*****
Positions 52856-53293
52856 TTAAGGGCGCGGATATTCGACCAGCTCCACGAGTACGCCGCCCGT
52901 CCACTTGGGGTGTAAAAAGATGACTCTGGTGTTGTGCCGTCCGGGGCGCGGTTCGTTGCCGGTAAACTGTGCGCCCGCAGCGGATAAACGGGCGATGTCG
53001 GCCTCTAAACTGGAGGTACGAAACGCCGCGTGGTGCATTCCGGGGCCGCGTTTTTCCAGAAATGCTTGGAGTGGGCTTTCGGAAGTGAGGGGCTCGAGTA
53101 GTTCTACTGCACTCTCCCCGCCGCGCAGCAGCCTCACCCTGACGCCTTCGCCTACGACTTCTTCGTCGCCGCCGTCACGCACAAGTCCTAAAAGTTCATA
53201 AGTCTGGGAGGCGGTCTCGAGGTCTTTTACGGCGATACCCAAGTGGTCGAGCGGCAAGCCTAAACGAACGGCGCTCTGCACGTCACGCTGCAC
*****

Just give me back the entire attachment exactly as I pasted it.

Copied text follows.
Positions 52856-53293
52856 TTAAGGGCGCGGATATTCGACCAGCTCCACGAGTACGCCGCCCGT
52901 CCACTTGGGGTGTAAAAAGATGACTCTGGTGTTGTGCCGTCCGGGGCGCGGTTCGTTGCCGGTAAACTGTGCGCCCGCAGCGGATAAACGGGCGATGTCG
53001 GCCTCTAAACTGGAGGTACGAAACGCCGCGTGGTGCATTCCGGGGCCGCGTTTTTCCAGAAATGCTTGGAGTGGGCTTTCGGAAGTGAGGGGCTCGAGTA
53101 GTTCTACTGCACTCTCCCCGCCGCGCAGCAGCCTCACCCTGACGCCTTCGCCTACGACTTCTTCGTCGCCGCCGTCACGCACAAGTCCTAAAAGTTCATA
53201 AGTCTGGGAGGCGGTCTCGAGGTCTTTTACGGCGATACCCAAGTGGTCGAGCGGCAAGCCTAAACGAACGGCGCTCTGCACGTCACGCTGCAC